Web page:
Tech Law Journal Daily E-Mail Alert
Feb. 23, 2001, 8:00 AM ET, Alert No. 130.
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What Digital Divide?
 2/22. The GAO released a report [PDF], dated Feb. 16, prepared for Rep. Ed Markey (D-MA), the ranking Democrat on the House Telecom Subcommittee, regarding "digital divide" policy. The report found "greater home usage of the Internet by more highly educated and wealthier individuals. ... Furthermore, although we did not find Internet use to be statistically related to differences in community size, we did find less broadband availability in the more rural areas of America." However, the report continued that "it is often the case that individuals with greater education and income are the first to adopt new technologies, and individuals in rural areas are the last to be reached by the deployment of new telecommunications infrastructure. Since the Internet is still in a relatively early stage of commercial deployment, these socioeconomic and geographic differences in Internet usage are not surprising and may not be long lasting."
2/22. The Consumer Electronics Association (CEA) announced that it conducted a survey of Internet users regarding the legal issues involved in the case A&M Records v. Napster. The CEA stated that the survey shows that "61 percent oppose laws that prevent the usage of file sharing software such as Napster." CEA CEO Gary Shapiro stated that "Public policy debates must shift to reflect the paradigm of the new economy as technology creates new ways for more consumers to access information and entertainment. We must protect the ability of technologies to evolve, especially those that allow personal, non-commercial recording." The CEA stated the survey was "conducted via the Internet to a sample of 1,812." The CEA did not assert that the sample was random. See, CEA release. CEA member companies make products that facilitate infringement of copyrights in music recordings.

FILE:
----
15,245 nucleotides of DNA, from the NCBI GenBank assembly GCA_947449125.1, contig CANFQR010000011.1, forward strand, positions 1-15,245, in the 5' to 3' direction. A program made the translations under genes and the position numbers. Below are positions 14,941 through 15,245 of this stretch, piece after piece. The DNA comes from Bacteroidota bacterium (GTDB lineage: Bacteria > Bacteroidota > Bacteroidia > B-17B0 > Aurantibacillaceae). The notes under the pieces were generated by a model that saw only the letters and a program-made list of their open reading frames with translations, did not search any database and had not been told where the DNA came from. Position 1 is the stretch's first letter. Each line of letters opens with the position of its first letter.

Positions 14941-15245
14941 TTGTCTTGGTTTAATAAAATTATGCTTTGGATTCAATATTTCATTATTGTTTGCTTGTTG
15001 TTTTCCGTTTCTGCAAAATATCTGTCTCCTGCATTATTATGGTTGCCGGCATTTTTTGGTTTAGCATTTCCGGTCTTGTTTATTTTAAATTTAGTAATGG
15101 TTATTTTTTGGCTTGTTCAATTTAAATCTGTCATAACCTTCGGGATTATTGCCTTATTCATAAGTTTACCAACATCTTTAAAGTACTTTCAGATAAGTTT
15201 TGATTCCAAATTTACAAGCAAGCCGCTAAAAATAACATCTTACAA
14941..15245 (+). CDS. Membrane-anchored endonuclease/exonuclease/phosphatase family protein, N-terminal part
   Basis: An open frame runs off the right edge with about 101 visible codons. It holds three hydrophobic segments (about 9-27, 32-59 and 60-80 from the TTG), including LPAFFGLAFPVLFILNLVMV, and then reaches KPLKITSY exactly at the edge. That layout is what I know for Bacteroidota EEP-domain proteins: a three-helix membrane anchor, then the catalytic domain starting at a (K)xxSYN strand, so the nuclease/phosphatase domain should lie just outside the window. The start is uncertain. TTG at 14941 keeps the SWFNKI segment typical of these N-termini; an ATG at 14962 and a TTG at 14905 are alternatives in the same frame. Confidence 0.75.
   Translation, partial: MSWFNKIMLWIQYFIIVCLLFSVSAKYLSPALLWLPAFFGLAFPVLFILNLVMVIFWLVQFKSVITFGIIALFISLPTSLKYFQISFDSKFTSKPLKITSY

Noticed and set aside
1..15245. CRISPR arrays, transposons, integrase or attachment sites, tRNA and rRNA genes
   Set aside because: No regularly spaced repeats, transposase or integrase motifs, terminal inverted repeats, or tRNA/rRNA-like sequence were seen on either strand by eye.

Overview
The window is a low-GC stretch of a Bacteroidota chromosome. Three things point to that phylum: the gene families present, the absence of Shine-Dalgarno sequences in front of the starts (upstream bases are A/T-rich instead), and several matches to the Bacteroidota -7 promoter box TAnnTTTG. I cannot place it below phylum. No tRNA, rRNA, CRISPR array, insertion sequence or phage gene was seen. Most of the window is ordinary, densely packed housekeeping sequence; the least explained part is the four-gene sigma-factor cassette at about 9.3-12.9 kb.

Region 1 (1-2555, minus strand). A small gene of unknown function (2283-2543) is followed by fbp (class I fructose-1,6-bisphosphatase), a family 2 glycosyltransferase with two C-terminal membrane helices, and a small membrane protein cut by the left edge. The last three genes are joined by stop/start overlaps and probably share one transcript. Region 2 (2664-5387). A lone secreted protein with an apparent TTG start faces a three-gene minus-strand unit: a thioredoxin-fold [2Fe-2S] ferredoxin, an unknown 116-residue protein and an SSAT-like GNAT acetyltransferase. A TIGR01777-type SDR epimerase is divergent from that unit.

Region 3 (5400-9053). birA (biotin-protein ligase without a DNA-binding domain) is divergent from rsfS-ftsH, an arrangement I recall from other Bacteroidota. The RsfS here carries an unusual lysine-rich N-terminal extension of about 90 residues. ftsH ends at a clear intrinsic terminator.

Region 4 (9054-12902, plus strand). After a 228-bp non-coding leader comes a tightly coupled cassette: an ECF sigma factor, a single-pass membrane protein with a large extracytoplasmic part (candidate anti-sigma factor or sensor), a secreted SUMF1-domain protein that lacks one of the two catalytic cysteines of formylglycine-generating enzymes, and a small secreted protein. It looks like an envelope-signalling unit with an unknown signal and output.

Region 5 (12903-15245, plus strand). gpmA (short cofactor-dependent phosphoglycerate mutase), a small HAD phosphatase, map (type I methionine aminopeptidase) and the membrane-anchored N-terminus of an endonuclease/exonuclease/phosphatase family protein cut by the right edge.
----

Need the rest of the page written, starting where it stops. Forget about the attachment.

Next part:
Securities Litigation
2/22. The U.S. Court of Appeals (4thCir) issued its opinion in Dellastatious v. Williams, a case involving controlling person liability in securities fraud cases. Plaintiff filed a complaint for securities fraud that included claims against Donald Williams and Raymond Kelly, officers of LaserVision Technologies, alleging liability as "control persons" under  20 of the Securities Exchange Act of 1934. The U.S. District Court (EDVa) granted Williams' and Kelly's motion for summary judgment, holding that they were not control persons and that they satisfied the statutes' good-faith defense. The Court of Appeals affirmed. The suit involved LaserVision, a photography company. However, Section 20 liability is frequently alleged in securities fraud cases against high tech companies.
New Documents
GAO: report re digital divide, 2/16 (PDF, GAO).
USCA: opinion Dellastatious v. Williams re controlling person liability in securities fraud cases, 2/22 (HTML, USCA).
FCC Lacks Engineering Expertise
2/22. The Federal Communications Commission held a meeting at which the four members of the Commission (Powell, Ness, Tristani, and Furchtgott-Roth) heard testimony from its own bureau and office chiefs. The new Chairman, Michael Powell, stated that "it is important, before you decide where you are going, to take stock of where you are." He stated that these meetings will be annual.
2/22. Two themes ran throughout the statements of both the bureau chiefs and Commissioners: first, the FCC staff is excellent; second, the FCC staff lacks the engineering expertise to understand the new Internet technologies that it has recently undertaken to regulate. FCC Chairman Powell and most of his bureau chiefs stated that the FCC lacks "engineering resources". Powell noted that about "30 to 45 percent of engineers are approaching retirement age. When we hire entry level engineers at GS 5 and 7 level, and you are competing with the very industries you regulate for the same talent, you have a problem." He also stated that "this Commission has to have an independent technical capability" and "cannot rely on the industry we regulate." He suggested the FCC needs more money from Congress for salaries, training, and "new technical tools and assets that the engineers like to play with." However, Powell, who is a lawyer, added that "we need lawyers to understand engineering" and "I would not undersell the ability of lawyers to be much more thoughtful ..."